Yeah doable. But it would take a huge amount of spine on the part of the legislators to change the laws and some considerable guts to commit the funding. On a cynical day I'd say it would be totally ruined by all the hangers on who would steal the money from the science, on an optimistic day I'd say it would be something great we could do for our economy and the world and we wouldn't let anything stop us.

    Oh and as a final note - in the process of doing this we'd become the world's experts at this kind of engineering - countries would come to us to figure out how to use biological engineering to solve major problems - our kids would see the scientists doing this and all want to be a part of it, lifting the talent and skills of the next generation. So um yeah can we please let our imaginations really stretch and do this?

    Auckland • Since Nov 2006 • 4458 posts Report Reply

  • Chris Waugh, in reply to Bart Janssen,

    So um yeah can we please let our imaginations really stretch and do this?

    +10000000000

    Wellington • Since Jan 2007 • 2401 posts Report Reply

  • BenWilson, in reply to Bart Janssen,

    Would a more likely political compromise be that we'd fund and own the research, but it wouldn't actually physically happen in NZ? Then the research could be conducted to the ridiculously high biosecurity standards we already have?

    Auckland • Since Nov 2006 • 10650 posts Report Reply

  • Bart Janssen, in reply to BenWilson,

    Then the research could be conducted to the ridiculously high biosecurity standards we already have?

    No the problem is the ridiculously high biosecurity we operate under makes it too hard to even do the research properly any more. We regulate everything, even things that have been used safely for 40 years and we are threatened with closure if we fail to keep records of everything.

    At present compliance (not safety) is adding a huge cost in time and money to any research – if we seriously wanted to make cows stop burping methane we couldn’t even do the research here with current regulations and the interpretation of those.

    That is NOT the fault of those doing the enforcement they are simply doing what they’ve been told to do. It needs new legislation.

    Auckland • Since Nov 2006 • 4458 posts Report Reply

  • JWT1, in reply to Bart Janssen,

    Rumen bacteria produce methane as an end product because of the highly reducing (anaerobic) environment in the rumen. Methane production is the penalty paid in return for the ability of ruminants to obtain some of the energy available from cellulose, which humans cannot digest. Feeding less cellulose to ruminants will probably not solve the problem as the rumen has evolved to provide the anaerobic conditions and non cellulose carbohydrates will also be utilised anaerobically in the rumen and result in methane formation. Several species of insects (termites) also can digest cellulose anaerobically with the concomitant production of methane. I have not seen any estimates of how much this contributes to global methane production.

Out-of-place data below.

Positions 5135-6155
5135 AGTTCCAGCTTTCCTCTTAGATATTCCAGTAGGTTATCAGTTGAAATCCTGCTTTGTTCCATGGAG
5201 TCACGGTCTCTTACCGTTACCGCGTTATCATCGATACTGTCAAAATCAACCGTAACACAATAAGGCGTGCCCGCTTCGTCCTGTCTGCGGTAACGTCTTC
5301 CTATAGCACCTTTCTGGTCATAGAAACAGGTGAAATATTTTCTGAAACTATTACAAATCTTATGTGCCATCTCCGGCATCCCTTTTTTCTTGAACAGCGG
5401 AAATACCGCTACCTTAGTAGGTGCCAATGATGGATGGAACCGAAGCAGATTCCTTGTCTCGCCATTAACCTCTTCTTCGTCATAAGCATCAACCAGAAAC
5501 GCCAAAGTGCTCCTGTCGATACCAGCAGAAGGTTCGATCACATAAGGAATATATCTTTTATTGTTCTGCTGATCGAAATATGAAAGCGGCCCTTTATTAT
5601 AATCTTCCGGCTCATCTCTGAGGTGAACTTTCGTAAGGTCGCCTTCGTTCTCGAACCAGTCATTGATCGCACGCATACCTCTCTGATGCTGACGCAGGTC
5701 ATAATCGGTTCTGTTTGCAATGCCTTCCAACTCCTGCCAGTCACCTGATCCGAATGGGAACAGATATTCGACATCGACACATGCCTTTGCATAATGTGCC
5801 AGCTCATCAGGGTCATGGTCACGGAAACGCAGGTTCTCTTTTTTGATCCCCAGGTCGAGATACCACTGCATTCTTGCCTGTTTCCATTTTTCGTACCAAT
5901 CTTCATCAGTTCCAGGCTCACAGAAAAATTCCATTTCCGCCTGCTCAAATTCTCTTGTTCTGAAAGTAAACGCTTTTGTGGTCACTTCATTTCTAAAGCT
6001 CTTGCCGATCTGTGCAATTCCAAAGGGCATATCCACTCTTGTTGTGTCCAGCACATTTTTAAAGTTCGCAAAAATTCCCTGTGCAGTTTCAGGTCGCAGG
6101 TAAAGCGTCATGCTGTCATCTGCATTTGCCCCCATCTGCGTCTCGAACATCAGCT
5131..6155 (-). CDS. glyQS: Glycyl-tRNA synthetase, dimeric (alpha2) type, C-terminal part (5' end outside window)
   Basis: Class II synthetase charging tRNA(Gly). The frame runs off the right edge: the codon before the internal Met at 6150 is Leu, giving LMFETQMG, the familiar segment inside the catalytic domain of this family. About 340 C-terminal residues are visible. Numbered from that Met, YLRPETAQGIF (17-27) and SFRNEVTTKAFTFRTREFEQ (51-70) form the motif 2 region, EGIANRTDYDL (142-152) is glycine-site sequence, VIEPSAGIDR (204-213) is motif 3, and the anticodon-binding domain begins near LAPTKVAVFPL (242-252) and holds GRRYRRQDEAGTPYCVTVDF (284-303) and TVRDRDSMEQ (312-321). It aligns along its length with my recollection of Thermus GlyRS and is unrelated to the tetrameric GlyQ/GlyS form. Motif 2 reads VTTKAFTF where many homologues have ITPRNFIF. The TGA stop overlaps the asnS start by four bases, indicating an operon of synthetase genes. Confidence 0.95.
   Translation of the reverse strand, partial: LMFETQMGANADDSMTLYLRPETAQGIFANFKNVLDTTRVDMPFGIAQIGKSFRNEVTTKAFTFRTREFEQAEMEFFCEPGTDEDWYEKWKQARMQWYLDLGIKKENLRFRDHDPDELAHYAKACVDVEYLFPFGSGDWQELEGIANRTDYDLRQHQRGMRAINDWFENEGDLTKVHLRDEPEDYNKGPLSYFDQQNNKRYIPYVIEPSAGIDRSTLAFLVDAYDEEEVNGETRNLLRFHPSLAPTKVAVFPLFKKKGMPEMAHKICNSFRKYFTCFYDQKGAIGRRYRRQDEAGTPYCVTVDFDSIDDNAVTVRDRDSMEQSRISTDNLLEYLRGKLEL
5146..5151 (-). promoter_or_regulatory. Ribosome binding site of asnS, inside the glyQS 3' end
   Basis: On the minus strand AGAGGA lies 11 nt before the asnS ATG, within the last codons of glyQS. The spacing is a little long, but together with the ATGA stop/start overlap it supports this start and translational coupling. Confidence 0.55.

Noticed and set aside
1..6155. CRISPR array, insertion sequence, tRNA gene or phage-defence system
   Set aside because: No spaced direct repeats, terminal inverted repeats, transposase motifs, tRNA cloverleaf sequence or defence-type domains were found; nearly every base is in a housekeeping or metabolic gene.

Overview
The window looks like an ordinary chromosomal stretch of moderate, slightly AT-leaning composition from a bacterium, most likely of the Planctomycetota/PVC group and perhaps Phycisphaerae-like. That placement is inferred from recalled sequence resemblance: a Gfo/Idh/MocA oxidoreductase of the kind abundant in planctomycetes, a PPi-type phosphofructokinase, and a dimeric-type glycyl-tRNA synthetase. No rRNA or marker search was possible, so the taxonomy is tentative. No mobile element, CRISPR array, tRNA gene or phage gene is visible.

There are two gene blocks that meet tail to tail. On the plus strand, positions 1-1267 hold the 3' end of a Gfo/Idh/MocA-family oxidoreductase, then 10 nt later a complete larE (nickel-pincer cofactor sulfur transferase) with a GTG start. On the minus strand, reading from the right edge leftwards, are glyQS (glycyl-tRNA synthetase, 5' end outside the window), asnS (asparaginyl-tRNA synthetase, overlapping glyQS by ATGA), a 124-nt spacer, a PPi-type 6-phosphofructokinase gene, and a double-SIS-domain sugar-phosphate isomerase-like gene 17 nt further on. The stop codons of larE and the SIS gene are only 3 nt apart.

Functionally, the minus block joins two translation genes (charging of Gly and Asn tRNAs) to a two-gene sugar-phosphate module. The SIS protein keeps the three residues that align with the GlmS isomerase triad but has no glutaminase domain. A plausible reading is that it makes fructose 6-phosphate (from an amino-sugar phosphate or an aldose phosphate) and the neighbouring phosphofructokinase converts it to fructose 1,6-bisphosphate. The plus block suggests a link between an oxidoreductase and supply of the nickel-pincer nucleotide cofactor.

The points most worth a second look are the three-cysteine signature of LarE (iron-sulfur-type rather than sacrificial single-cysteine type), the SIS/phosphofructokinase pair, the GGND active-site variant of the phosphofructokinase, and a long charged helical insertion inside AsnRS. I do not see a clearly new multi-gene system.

Manawatu • Since Aug 2010 • 12 posts Report Reply

  • Che Tibby,

    slight threadjack - after 30 years of watching this debate unfold, be explored, be proven in favour of one side, and slip gradually beneath the waves of momental public apathy, my response for the past decade has been simple: just don't be part of the problem. do all the things that you want everyone to do to save the world, so if they ever start to catch up you're already showing the way. and if need be you can help them.

    and most importantly. when that day comes that an angry young tibby stands up in front of me and demands to know, "WHAT DID YOU DO?!" while the world was being poisoned, i can look him in the eye and say, everything i could.

    including teaching you to survive it.

    (which kind of makes me a latter day jane connor)

    the back of an envelope • Since Nov 2006 • 2042 posts Report Reply

  • BenWilson, in reply to Bart Janssen,

    At present compliance (not safety).

    OK, so you're saying that compliance related to making sure the stuff can't get out of the lab/test farms accidentally is not a particularly significant part of the overall compliance?

    Sure sounds frustrating.

    Auckland • Since Nov 2006 • 10650 posts Report Reply

  • George Darroch, in reply to Che Tibby,

    just don’t be part of the problem. do all the things that you want everyone to do to save the world, so if they ever start to catch up you’re already showing the way. and if need be you can help them

    Agreed. But it's okay to drive to an anti-oil protest.

    WLG • Since Nov 2006 • 2264 posts Report Reply